Oh, yeah, I mean, again, going, going back to the whole digital experience, I mean, that’s how you’re able to be more than one place at the same time, which is, which is obviously a huge challenge. And so you know, what, we’d love to then go a little bit back and talk a little bit about the purpose process. And so oftentimes, I like, I’m guessing, that you that you see probably a few common things with people as it relates to what’s what’s holding people back, like, what’s what’s keeping them from, like, they’re right there. But what’s what is often, it doesn’t have to be one thing, I’m not trying to get you to boil it all down to one on one item. It can be, but what’s what’s the one or a few things that you find most that’s just holding people back?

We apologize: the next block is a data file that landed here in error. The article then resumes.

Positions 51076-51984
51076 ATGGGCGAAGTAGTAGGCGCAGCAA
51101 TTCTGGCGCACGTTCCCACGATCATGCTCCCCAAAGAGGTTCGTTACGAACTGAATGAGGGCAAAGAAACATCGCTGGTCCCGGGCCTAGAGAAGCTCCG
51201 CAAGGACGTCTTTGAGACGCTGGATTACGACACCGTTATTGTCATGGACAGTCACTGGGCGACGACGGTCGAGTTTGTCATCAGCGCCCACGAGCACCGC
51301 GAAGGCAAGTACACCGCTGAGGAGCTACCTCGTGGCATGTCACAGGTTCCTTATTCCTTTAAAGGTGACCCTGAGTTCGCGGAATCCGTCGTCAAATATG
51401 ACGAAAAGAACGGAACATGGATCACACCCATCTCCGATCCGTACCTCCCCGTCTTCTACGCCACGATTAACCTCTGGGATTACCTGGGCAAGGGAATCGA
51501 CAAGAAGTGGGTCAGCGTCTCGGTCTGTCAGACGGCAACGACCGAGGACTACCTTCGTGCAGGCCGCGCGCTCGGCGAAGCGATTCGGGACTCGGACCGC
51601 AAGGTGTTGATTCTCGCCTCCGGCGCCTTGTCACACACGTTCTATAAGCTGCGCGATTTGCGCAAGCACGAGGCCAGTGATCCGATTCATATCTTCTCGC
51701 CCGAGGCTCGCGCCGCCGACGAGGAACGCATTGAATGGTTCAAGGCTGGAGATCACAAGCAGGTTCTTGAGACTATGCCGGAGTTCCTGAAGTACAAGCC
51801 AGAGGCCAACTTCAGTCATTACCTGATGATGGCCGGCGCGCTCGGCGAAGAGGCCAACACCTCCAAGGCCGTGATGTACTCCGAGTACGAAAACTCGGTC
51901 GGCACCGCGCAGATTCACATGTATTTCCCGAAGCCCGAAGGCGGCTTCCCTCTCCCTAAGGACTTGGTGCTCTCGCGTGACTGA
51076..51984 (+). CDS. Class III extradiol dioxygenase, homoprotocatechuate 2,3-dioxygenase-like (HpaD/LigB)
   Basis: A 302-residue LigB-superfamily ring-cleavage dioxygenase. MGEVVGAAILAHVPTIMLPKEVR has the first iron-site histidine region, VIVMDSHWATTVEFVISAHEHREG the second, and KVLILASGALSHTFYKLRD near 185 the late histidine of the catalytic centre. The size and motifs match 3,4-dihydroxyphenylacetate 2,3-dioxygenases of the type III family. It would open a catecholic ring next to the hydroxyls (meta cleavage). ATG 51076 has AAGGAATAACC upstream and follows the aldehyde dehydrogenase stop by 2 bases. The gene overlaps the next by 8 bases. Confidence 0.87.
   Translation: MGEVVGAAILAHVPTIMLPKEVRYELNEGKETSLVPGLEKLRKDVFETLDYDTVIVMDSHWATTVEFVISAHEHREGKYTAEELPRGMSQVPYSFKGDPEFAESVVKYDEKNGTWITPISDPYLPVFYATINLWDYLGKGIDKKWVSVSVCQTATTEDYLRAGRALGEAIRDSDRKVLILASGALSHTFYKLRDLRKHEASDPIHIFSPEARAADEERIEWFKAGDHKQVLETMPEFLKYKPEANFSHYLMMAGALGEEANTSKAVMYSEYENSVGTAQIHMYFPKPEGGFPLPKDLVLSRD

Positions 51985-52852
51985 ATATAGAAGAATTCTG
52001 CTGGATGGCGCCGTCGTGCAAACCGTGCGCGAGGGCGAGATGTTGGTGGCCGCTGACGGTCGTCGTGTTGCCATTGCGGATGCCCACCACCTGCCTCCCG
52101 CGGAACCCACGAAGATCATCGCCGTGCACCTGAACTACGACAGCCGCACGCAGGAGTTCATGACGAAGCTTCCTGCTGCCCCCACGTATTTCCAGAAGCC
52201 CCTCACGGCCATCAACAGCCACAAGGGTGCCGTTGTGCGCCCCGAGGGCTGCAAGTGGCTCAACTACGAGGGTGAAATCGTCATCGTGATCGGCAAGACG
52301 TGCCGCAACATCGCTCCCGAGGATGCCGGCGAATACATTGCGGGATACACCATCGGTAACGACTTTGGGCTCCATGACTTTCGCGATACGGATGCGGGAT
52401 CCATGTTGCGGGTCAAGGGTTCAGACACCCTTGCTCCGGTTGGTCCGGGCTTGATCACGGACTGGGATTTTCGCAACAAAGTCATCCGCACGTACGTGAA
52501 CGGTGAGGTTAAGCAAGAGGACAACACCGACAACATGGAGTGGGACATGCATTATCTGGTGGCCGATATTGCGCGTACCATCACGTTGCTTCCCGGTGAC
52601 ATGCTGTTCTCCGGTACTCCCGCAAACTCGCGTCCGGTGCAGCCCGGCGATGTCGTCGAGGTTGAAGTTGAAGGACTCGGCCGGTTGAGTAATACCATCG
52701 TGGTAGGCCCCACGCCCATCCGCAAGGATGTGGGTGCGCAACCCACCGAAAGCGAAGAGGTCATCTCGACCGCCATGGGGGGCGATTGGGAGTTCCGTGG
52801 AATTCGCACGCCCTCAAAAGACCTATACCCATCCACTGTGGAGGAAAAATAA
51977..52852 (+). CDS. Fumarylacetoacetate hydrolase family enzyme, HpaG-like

Brian Bosche  37:24